surgical evaluation tool within the Epic EMR to facilitate real-time feedback
for resident learners.
Background: Evaluation of a resident’s surgical performance is
critical to the developing surgeon’s education but challenging for both
learners and teachers in a busy clinical environment. This study aims to describe
how a surgical evaluation tool can be integrated into the EMR and the
acceptability of the tool to both faculty and residents.
Methods: A novel tool was developed within the EMR of a single
academic hospital that triggers an automated in-basket message to the attending
surgeon upon case completion. This message directs the attending surgeon to
complete a 4 question evaluation consisting of 2 validated feedback questions
and 2 open ended questions. Upon completion, an email is sent providing residents
with immediate feedback. At the end of the study period, a survey was sent to
attending surgeons and residents to assess the acceptability of the tool.
Results: Between February 2019 and June 2019 719 cases were
performed and 553 surgical evaluations were completed (77%). The acceptability
survey was completed by 26 of 27 (96%) of residents and 14 of 16 (88%) faculty.
Among residents, 96% reported that they received more feedback because of the
tool and 85% liked receiving feedback in this way. Among faculty, 21% reported
that they felt they gave more feedback because of the tool and 93% found the
tool acceptable to use.
Discussions: Implementation of an automated surgical evaluation
tool within the EMR is feasible, acceptable to use, and well received by
CREOG & APGO Annual Meeting, 2020, Resident, Faculty, Osteopathic Faculty, Residency Director, Residency Coordinator, Patient Care, Medical Knowledge, Interpersonal & Communication Skills, Practice-Based Learning & Improvement, GME, Assessment, General Ob-Gyn,
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Resident Confidence with Obstetric Ultrasound – Are We Meeting CREOG Objectives and ACGME Milestones?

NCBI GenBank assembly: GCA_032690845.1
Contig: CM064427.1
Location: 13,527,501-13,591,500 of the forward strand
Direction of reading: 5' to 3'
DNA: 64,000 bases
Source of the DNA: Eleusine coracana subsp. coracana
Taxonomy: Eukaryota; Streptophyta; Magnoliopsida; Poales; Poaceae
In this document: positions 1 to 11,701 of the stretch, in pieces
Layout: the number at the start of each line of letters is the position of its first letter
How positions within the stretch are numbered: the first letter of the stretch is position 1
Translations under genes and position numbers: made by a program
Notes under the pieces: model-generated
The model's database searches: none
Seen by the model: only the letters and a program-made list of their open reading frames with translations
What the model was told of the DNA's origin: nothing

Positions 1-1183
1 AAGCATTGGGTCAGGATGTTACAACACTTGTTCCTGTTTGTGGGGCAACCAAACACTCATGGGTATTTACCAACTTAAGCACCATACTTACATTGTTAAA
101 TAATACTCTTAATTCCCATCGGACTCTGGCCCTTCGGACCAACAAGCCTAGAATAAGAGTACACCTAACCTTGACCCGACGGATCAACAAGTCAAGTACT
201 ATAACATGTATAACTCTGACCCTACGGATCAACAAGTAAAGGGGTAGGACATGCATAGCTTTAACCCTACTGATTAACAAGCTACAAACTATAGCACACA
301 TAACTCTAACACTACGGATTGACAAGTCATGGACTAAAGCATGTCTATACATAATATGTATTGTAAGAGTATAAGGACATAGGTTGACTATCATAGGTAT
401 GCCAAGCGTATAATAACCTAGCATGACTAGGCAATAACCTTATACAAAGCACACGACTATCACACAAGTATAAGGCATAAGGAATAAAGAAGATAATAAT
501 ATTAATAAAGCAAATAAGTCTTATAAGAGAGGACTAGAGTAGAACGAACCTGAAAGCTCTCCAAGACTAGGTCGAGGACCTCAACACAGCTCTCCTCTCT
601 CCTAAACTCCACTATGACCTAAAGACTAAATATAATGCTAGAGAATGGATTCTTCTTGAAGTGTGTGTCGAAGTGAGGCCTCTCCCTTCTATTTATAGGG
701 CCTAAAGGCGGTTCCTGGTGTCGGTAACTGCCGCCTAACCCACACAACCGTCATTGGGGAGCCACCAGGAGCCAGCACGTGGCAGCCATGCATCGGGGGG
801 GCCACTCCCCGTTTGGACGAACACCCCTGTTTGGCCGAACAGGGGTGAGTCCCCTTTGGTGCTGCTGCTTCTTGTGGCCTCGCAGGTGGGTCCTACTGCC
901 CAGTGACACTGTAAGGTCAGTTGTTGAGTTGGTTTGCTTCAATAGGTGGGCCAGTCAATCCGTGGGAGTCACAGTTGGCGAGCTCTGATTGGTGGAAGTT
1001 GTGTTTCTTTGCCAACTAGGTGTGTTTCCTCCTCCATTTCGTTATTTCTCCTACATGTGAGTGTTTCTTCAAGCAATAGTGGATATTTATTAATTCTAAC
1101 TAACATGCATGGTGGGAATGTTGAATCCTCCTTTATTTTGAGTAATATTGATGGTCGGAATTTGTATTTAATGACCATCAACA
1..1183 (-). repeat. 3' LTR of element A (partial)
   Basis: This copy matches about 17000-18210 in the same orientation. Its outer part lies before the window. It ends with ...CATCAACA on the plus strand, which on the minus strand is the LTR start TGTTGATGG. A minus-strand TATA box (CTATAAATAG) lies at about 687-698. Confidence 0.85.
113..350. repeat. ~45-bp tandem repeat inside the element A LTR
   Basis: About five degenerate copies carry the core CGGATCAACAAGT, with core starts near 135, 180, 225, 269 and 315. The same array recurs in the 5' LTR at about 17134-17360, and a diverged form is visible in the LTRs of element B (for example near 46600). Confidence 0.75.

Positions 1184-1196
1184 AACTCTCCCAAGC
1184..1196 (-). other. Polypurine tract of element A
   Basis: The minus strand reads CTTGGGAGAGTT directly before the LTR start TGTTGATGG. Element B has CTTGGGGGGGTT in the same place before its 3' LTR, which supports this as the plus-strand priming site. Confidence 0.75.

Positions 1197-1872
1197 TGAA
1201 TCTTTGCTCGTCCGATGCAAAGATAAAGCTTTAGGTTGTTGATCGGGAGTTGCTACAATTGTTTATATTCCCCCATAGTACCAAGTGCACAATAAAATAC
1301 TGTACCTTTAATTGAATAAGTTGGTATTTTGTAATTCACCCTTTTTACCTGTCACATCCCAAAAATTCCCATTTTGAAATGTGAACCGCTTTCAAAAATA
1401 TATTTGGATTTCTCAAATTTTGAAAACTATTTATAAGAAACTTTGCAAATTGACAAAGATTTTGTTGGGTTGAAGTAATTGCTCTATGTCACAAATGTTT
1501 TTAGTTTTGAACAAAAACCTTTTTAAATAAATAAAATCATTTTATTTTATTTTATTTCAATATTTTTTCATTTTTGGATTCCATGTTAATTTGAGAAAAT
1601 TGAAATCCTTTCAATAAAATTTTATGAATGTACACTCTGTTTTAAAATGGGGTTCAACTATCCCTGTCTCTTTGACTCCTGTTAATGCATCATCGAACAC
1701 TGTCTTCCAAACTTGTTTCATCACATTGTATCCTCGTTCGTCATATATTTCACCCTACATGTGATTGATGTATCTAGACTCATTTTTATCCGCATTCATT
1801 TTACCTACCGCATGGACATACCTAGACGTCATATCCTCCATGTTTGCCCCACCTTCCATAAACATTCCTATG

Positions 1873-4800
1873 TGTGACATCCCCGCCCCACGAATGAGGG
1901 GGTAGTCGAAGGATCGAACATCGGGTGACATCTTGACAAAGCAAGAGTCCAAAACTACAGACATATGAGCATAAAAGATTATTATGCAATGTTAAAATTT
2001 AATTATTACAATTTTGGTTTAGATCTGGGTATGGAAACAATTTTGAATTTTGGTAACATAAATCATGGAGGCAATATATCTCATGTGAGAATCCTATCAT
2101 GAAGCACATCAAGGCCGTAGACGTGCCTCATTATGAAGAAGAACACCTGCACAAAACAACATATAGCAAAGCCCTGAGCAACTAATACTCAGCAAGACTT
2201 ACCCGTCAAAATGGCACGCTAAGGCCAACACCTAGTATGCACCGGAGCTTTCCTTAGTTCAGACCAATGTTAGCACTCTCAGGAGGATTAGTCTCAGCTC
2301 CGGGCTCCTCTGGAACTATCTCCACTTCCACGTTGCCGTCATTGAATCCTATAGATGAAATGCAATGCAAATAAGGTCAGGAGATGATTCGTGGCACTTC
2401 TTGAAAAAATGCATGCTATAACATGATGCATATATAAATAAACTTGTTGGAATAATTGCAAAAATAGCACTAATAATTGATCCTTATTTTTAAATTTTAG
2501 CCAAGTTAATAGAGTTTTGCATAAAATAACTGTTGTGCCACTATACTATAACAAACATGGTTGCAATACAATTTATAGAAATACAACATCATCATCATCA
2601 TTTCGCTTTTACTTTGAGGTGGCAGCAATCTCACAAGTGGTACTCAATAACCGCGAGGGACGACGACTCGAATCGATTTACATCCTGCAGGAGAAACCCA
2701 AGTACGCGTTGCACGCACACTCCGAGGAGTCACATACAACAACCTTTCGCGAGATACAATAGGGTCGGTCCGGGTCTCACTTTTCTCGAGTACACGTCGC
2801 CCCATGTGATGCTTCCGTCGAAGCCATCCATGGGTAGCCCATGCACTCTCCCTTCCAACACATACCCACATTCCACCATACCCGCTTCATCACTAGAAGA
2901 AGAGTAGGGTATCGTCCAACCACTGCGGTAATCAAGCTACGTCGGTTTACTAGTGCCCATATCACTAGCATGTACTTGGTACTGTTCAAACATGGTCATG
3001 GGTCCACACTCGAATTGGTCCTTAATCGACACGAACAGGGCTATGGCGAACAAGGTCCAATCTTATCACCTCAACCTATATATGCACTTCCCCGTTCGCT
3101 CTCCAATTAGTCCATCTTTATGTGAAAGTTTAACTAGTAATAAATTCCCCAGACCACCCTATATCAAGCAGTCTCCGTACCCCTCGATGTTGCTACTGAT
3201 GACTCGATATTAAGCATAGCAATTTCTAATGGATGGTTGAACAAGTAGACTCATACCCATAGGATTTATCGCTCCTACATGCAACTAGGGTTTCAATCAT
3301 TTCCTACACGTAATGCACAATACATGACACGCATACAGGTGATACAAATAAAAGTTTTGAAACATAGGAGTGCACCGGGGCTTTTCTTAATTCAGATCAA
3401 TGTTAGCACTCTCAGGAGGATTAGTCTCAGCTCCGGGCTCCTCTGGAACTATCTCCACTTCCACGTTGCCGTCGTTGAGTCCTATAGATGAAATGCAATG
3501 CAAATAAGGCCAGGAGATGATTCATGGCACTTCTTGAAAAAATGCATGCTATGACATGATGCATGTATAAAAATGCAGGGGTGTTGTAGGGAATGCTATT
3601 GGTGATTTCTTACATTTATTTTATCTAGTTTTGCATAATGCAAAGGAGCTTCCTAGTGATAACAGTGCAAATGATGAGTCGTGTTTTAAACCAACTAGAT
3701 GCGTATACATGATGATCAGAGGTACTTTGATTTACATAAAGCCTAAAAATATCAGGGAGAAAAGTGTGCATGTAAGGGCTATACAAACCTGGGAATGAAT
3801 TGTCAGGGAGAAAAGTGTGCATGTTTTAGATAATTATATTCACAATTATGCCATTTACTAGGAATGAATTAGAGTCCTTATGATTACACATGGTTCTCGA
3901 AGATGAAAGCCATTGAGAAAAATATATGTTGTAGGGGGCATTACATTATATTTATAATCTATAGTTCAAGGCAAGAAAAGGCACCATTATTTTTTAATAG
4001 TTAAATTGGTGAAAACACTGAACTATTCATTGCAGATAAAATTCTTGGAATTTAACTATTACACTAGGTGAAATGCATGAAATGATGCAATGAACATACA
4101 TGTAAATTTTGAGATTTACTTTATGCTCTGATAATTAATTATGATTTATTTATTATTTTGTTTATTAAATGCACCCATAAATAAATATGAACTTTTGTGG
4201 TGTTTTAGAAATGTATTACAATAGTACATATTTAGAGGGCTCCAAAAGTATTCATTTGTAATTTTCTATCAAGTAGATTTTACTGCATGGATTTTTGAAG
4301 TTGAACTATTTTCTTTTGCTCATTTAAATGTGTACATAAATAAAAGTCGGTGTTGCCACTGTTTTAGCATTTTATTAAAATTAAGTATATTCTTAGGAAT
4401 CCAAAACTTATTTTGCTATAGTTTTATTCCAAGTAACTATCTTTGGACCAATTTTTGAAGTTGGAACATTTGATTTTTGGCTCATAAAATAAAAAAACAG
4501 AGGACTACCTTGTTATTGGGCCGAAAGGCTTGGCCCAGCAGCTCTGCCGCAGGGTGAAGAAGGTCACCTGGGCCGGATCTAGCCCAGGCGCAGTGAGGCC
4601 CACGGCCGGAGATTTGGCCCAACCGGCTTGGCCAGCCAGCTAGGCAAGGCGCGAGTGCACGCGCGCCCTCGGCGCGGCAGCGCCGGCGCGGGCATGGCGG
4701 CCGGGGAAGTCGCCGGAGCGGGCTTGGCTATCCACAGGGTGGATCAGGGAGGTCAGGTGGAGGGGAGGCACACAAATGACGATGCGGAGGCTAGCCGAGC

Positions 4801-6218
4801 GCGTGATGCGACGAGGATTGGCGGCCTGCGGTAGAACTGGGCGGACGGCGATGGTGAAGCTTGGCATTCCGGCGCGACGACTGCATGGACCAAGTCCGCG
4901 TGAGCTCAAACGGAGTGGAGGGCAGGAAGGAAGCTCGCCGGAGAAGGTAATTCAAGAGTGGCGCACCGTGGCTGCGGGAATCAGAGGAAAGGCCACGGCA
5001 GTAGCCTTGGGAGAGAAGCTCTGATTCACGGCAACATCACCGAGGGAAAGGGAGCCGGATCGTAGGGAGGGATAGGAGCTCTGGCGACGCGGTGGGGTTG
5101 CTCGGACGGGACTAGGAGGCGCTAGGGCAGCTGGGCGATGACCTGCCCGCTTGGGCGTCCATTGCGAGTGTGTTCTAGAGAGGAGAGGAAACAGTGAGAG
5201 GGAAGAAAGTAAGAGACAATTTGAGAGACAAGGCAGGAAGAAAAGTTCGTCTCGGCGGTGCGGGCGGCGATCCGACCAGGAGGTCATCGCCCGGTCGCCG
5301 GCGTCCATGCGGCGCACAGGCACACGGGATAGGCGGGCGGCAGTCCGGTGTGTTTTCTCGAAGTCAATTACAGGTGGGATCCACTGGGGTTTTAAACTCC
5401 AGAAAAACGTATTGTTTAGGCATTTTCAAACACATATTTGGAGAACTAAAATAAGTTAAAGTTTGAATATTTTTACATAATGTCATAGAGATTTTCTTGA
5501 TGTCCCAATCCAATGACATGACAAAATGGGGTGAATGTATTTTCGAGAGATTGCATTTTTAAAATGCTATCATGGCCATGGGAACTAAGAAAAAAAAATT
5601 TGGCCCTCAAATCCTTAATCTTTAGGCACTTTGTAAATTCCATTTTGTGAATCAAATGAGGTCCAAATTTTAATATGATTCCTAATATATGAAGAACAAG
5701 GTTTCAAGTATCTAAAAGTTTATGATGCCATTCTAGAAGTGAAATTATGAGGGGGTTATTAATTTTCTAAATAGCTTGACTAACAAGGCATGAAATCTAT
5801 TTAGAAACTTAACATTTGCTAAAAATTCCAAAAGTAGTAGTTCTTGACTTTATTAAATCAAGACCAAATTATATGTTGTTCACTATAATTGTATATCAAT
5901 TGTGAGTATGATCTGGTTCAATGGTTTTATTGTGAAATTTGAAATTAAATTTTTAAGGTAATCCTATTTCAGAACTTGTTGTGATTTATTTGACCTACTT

Purpose: The objective of this study assess resident confidence
in obstetric ultrasound as per ACGME milestones and CREOG
objectives, and factors associated with confidence performing US independently.
Background: Performing obstetric ultrasound(US) is an ACGME
milestone, a CREOG objective, and a CREOG core procedure, though many programs
lack formal US curricula.
Methods: CREOG coordinator listserve used to distribute
27-question anonymous e-survey in 3/2018 to OBGYN residents in US and Puerto
Rico. Questions included experience performed growth US(gUS) and anatomy
US(aUS) as primary sonographer, performing US independently, and for 4th year
residents only, comfort performing US post-residency. Bivariate statistics
compared residents comfortable performing US independently to those who were
Results: 417 residents completed the survey: 88% were female,
75% from academic programs, and nearly 50% were post-graduate year(PGY)
3&4. While 89.1% had been primary sonographer for gUS, only 63% felt
comfortable performing independently. Of chief residents, 14% didn’t feel
comfortable performing gUS post-residency. In contrast, 60.9% had been primary
sonographer for aUS, only 20.1% felt comfortable performing aUS independently,
and 68.8% didn’t feel comfortable performing aUS post-residency.
Residents were more likely to feel comfortable performing gUS independently in